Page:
Background & objectives: spinocerebellar ataxia 7 (SCA7) is a rare form of neurodegenerative disorder with the clinical manifestation of cerebellar ataxia and retinal degeneration. In this study we describe the clinico-genetic characteristics of nine SCA7 families of Indian origin and cross compare these with other available worldwide studies. Methods: Thirty five individuals from nine SCA7 families were clinico-genetically characterized and CAG repeat distribution analysis was carried out in 382 control DNA samples from healthy controls (derived from 21 diverse Indian populations based on ethnic and linguistic and geographical location). Results: Of the nine families studied, 22 affected individuals and one asymptomatic carrier were identified. The average age at disease onset was 23.4±12.6 yr. The length of expanded CAG ranged from 40-94 with mean value of 53.2±13.9. The main clinical findings in affecteds individuals included cerebellar ataxia, and retinal degeneration along with hyper-reflexia (95%), slow saccades (85%) and spasticity (45%). Analysis of the association of number of CAG repeats with disease onset revealed that <49 repeats were associated with earlier age at onset in South East Asians compared to European populations. Further analysis of CAG repeats from 21 diverse Indian populations showed pre-mutable repeats (28-34) alleles in the IE-N-LP2 population. Six of the nine families identified in this study belonged to the same ethnic population. Interpretations & conclusion: Our results show that presenece of SCA7 is relatively rare and confined to one ethnic group from Haryana region of India. We observed a homogeneous phenotypic expression of SCA7 mutation as described earlier and an earlier age of onset in our patients with CAG <49. The identification of pre-mutable allele in IE-N-LP2 suggests this population to be at the risk of SCA7.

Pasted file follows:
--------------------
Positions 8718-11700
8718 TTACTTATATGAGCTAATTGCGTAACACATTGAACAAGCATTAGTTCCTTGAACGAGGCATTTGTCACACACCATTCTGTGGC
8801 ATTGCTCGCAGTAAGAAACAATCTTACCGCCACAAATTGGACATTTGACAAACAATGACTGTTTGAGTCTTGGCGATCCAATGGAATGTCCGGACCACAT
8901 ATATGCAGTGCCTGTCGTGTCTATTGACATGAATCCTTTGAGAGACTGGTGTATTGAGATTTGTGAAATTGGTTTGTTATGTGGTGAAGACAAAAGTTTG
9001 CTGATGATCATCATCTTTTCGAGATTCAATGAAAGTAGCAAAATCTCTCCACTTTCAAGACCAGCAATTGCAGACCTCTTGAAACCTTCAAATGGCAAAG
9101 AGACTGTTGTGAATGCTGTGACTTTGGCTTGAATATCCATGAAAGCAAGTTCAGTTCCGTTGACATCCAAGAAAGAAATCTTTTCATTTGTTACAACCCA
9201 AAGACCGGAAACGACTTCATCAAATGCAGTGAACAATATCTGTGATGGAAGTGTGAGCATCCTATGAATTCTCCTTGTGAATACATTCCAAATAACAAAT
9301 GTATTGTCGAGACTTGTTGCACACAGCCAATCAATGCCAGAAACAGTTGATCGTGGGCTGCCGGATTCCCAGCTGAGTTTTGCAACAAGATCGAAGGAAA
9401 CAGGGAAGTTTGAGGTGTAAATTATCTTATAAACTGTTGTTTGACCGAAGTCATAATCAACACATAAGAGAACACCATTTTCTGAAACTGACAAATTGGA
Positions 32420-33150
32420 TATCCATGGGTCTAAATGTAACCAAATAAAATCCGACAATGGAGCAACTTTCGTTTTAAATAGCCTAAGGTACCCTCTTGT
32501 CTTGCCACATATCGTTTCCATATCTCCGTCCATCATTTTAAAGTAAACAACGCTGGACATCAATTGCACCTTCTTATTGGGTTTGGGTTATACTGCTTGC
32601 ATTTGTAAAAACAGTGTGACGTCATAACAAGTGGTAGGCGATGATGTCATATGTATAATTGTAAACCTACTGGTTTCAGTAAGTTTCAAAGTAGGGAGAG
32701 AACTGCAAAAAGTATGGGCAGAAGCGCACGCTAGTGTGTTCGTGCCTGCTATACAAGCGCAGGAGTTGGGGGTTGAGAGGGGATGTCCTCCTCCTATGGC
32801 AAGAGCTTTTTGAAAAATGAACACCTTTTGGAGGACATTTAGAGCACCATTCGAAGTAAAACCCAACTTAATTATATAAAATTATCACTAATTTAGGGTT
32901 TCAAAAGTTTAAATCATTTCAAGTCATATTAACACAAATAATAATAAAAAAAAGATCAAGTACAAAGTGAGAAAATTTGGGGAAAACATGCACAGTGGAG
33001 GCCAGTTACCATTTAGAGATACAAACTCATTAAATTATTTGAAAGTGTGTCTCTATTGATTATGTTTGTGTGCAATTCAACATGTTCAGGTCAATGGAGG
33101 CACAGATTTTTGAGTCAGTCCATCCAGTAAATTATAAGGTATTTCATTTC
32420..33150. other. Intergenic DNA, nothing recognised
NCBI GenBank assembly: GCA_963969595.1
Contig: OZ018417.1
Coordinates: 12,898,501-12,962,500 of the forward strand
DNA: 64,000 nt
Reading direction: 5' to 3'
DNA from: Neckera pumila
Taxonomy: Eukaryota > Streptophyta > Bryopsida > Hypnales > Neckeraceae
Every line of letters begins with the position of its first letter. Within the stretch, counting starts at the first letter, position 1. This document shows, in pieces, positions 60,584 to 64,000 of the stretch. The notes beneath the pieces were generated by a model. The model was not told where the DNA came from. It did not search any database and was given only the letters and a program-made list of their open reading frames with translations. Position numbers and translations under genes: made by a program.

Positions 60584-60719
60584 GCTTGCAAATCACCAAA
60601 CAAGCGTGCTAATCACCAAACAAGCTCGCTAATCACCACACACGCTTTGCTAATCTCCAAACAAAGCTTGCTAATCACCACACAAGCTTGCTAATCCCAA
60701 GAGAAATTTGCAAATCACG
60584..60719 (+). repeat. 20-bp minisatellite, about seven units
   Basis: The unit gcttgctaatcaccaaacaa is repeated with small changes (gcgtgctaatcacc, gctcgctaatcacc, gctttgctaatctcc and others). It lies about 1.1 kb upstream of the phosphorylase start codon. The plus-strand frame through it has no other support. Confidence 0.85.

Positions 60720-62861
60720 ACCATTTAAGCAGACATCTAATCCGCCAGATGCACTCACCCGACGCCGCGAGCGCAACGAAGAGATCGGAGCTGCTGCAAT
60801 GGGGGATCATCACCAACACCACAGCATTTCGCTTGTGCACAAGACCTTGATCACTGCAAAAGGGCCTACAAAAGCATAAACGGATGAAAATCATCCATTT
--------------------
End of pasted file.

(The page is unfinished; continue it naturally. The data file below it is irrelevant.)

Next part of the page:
Subject(s)
Adult , Aged , Humans , Genetic Association Studies , Genotype , India , Middle Aged , Mutation , Population , Spinocerebellar Ataxias/ethnology , Spinocerebellar Ataxias/genetics , Trinucleotide Repeat Expansion/genetics